On May 4, 1917, August “Gus” Baker, one of hundreds of construction workers hired to perform finish work on the newly-built Missouri State Capitol, died as a result of a fall from scaffolding in the upper rotunda.
The story of Gus Baker is one similar to that of many of the workers who came to Jefferson City to help build the new Capitol. He was a German-born immigrant who settled in Callaway County in the 1890s. He was in his early 50s when the Capitol was under construction, and was hired as a day laborer, to fill in and assist the construction crews as needed. He lived several miles north of Jefferson City on Highway 94, which required that he “hop the train” (the MKT; now known as the Katy Trail) or hitchhike to North Jefferson City (then known as Cedar City) where he would cross the Missouri River bridge and head to the work site.
Roger Baker, the Grandson of Gus, describes his late grandfather as “a bit ‘goosey,’” an old term that implies that he might have been a nervous fellow. On the day of his death, Gus was working on removing scaffolding in an “upper rotunda” (probably the third-floor rotunda), where it is thought that a loud noise startled him, causing him to lose his balance and fall to the first floor. He was taken to St. Mary’s Hospital, where he lived for a few hours, but died later in the night.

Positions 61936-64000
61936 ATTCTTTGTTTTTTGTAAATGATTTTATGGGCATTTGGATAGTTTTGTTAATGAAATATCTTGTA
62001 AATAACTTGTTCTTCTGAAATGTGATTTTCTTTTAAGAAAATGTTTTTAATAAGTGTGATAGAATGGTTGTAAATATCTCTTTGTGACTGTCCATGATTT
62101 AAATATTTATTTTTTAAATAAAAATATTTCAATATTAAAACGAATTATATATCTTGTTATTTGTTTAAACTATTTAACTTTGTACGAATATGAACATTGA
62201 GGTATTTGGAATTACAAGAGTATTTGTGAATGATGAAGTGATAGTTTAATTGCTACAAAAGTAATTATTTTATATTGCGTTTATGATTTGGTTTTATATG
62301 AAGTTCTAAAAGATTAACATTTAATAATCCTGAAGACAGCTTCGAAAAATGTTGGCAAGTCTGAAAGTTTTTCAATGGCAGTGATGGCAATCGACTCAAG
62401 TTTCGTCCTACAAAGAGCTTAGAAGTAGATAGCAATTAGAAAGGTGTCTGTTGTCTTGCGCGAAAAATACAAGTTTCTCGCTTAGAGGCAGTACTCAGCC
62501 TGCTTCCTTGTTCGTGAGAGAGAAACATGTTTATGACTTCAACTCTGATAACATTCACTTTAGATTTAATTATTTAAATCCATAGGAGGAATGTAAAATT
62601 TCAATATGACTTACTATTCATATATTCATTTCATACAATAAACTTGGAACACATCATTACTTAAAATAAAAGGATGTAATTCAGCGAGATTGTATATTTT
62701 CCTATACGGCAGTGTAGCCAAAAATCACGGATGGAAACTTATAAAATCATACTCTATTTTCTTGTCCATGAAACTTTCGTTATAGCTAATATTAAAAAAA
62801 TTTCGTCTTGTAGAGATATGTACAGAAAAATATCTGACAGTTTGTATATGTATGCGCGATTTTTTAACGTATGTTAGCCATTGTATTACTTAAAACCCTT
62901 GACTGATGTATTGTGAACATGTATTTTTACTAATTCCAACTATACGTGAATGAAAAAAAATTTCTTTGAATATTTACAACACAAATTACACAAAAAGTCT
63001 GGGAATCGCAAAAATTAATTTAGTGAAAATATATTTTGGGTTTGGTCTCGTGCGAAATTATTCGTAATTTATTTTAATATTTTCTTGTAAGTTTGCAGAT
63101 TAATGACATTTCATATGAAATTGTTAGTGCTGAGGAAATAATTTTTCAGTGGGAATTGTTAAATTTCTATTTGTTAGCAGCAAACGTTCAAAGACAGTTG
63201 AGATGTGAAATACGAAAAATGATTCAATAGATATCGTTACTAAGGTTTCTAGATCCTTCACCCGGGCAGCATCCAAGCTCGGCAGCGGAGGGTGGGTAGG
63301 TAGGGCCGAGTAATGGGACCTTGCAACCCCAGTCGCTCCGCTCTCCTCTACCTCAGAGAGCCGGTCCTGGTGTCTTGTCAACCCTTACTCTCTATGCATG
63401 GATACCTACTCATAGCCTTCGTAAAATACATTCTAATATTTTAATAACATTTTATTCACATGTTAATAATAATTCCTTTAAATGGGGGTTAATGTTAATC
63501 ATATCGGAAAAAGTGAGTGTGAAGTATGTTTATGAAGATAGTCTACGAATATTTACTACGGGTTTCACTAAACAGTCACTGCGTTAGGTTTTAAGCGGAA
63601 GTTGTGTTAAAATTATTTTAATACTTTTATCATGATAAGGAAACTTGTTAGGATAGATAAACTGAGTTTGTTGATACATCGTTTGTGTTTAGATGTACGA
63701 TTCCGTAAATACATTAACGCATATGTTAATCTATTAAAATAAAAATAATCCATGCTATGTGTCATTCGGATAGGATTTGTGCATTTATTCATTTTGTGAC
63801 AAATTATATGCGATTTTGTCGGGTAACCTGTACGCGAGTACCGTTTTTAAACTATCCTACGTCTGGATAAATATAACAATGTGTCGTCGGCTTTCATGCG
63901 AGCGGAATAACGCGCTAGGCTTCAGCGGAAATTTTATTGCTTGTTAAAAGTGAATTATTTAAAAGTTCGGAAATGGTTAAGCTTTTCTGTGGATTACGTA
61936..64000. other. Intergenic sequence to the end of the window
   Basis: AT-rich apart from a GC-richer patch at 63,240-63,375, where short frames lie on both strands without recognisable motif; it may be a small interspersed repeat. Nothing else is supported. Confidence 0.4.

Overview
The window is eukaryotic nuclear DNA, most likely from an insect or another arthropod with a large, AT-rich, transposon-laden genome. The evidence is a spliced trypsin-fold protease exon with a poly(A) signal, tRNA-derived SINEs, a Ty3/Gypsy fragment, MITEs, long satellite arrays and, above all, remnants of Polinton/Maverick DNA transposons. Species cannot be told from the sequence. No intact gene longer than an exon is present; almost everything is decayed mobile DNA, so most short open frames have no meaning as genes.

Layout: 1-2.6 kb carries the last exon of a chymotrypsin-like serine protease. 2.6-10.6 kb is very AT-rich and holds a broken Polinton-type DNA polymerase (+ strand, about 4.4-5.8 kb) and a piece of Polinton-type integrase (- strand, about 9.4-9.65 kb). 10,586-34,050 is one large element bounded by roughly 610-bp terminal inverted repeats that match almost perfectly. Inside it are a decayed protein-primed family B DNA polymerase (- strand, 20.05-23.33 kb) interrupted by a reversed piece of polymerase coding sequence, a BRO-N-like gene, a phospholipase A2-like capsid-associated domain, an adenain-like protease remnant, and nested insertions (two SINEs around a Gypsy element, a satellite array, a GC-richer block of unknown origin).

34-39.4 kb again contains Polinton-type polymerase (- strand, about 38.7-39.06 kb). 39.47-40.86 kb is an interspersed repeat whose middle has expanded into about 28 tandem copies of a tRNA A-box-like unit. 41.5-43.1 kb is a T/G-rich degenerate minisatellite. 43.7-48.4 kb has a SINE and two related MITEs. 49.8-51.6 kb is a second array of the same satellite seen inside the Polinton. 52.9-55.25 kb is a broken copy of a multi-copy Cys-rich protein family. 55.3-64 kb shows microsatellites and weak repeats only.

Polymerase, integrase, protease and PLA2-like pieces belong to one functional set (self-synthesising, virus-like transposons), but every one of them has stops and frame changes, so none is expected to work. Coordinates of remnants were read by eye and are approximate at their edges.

In memory of his grandfather, a memorial wreath, donated by the family of August “Gus” Baker will be displayed in the first-floor rotunda on the one-hundredth anniversary his death. The display will also memorialize all of the workers who died on the jobsite during the Capitol’s construction.
Find out more about the workers who helped construct the Missouri Capitol, including a list of those who lost their lives while on the job site. The link above also includes some unique photos of several unnamed workers who helped construct the Missouri State Capitol.